The sciatic nerve is the longest nerve in the human body. It starts in the lower part of the spine and runs all the way down each leg to the foot. When this nerve is irritated, stretched, compressed, or damaged it will cause pain. The pain can be slight in intensity or can be excruciating. Most often the pain begins in the lower back and travels through the buttock and down the back and outside portion of the leg. Sometimes the pain can travel all the way from the lower back to the foot, but other times may stop in the buttock, upper leg or calf. Some people can experience sciatic nerve pain without any significant lower back pain.
In some instances the sciatic nerve irritation will cause numbness or tingling along the nerve’s path. In other instances the lack of proper sciatic nerve function can lead to muscle weakness in the leg, often identified as “foot drop”. You can test yourself by trying to walk on your heels across the room. If you can’t keep your forefoot and toes off the ground, then you may be experiencing muscle weakness. Likewise, you may want to try and walk across the room only on your tippy toes – inability to accomplish this may indicate muscle weakness due to nerve compromise.
Sciatic pain tends to be worse with prolonged periods of sitting or standing. Old mattresses that no longer provide proper support tend to aggravate sciatic nerve pain as well. Often sciatic pain is briefly and intensely aggravated by coughing or sneezing.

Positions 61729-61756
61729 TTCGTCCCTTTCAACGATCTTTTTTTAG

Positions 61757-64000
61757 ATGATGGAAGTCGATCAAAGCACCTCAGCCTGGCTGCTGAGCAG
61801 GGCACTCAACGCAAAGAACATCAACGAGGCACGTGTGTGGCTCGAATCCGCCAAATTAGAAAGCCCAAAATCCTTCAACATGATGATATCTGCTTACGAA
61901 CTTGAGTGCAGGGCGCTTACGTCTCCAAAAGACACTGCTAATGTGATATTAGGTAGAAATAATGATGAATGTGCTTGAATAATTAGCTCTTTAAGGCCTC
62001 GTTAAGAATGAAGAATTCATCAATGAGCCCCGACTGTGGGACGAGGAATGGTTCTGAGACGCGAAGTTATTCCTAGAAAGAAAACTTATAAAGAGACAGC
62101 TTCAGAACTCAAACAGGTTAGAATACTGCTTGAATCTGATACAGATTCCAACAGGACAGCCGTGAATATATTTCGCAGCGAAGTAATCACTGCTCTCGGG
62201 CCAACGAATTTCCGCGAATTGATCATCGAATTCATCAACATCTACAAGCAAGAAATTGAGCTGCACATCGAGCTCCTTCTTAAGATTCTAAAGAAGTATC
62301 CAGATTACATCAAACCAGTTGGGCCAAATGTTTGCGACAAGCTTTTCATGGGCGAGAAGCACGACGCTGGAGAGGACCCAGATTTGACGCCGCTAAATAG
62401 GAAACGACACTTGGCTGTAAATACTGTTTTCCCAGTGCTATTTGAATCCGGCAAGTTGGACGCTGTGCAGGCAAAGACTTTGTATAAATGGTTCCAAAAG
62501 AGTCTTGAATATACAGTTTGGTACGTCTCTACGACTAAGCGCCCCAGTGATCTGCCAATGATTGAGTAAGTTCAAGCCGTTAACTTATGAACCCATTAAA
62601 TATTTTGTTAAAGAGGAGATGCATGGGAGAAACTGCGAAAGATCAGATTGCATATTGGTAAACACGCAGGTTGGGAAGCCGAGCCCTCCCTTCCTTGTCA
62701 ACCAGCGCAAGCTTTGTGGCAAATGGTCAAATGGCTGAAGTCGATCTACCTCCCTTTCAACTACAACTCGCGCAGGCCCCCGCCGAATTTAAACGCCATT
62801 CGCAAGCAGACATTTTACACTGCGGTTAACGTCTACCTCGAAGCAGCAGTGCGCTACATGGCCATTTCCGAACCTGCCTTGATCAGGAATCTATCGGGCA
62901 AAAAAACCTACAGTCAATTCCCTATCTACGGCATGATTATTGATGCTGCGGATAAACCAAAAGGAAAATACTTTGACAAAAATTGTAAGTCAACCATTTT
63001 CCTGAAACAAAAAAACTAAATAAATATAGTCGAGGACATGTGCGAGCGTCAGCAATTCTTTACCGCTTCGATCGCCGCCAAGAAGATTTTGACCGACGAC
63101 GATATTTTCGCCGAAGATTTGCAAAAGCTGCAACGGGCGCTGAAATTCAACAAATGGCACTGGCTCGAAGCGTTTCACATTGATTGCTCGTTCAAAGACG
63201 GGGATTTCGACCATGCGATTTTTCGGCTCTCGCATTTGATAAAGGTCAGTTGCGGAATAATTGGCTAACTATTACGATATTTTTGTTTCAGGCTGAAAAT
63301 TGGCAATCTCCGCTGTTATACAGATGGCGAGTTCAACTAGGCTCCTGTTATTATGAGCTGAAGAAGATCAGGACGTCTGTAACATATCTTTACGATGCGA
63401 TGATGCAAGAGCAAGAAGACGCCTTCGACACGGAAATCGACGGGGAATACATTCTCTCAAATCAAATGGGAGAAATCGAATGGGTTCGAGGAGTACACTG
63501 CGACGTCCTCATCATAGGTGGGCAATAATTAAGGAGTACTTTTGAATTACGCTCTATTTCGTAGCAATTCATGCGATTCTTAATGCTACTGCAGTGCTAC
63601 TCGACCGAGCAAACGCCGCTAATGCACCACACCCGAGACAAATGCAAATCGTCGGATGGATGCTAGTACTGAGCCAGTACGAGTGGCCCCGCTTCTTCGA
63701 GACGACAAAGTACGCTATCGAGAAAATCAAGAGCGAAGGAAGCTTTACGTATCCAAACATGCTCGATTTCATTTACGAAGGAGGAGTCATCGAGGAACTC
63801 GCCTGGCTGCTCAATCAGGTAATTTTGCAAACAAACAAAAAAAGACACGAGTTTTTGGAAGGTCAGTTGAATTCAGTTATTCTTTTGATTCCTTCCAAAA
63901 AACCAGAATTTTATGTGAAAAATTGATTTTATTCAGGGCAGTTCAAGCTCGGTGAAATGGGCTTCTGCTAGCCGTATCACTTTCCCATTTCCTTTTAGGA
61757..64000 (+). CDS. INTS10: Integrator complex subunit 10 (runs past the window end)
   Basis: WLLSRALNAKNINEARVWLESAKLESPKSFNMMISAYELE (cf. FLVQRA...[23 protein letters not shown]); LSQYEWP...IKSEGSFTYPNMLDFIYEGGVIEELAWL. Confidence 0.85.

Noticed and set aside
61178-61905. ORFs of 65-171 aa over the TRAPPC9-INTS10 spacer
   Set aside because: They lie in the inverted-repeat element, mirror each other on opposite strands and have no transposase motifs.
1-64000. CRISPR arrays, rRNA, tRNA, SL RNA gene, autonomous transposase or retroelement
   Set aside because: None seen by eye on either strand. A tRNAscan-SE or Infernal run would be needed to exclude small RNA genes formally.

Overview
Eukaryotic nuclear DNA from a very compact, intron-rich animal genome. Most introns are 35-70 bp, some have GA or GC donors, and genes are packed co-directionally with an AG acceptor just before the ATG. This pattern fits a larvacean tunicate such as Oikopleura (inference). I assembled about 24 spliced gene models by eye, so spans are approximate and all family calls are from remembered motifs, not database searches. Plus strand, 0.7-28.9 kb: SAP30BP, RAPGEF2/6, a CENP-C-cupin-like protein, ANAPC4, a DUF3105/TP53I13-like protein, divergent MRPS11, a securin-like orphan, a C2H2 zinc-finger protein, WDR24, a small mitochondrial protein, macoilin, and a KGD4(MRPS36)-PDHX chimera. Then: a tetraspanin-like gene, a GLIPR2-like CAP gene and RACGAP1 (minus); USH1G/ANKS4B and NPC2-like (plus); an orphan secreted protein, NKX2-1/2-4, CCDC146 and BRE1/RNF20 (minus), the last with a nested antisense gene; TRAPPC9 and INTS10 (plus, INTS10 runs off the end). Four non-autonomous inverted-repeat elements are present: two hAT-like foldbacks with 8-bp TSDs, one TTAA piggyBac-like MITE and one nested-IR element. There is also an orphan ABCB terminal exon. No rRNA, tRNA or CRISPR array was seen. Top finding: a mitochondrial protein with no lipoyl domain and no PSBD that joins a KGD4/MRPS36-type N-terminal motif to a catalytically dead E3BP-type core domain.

There are several causes to sciatic nerve pain – some inside the spine and some outside the spine. The most common cause is a disc herniation, sometimes known as a “slipped disc”. The damaged portion of a spinal disc can press on a portion of the sciatic nerve as it exits your spine. Stenosis, or narrowing of the canals your nerves pass through to exit your spine, and can also cause sciatica. Piriformis syndrome, caused by tight musculature deep in your gluteal area, can also apply pressure to the sciatic nerve. Lastly, a spondylolisthesis, or slippage of one spinal vertebra on top of the next, can also stretch and irritate the sciatic nerve.
One half of all cases of sciatica will resolve within a few weeks on its own. The rest may require the help of pain management physician, like the ones at Novocur Pain Management Clinics. Often a simple injection of an anti-inflammatory medication into the problem area will bring rapid relief. This treatment may be combined with physical therapy, chiropractic care or simple home treatments to achieve long term pain relief!
For more information or to schedule a free consultation, please call 480.855.NOVO(6686). You may also visit them on the web at www.Novocur.com
Bio: Macy Fackrell is a SEO Specialist in Scottsdale, Arizona and a Business Marketing student at ASU W.P. Carey School of Business. She writes on a number of different topics including: cars, legal, home improvement, health and real estate.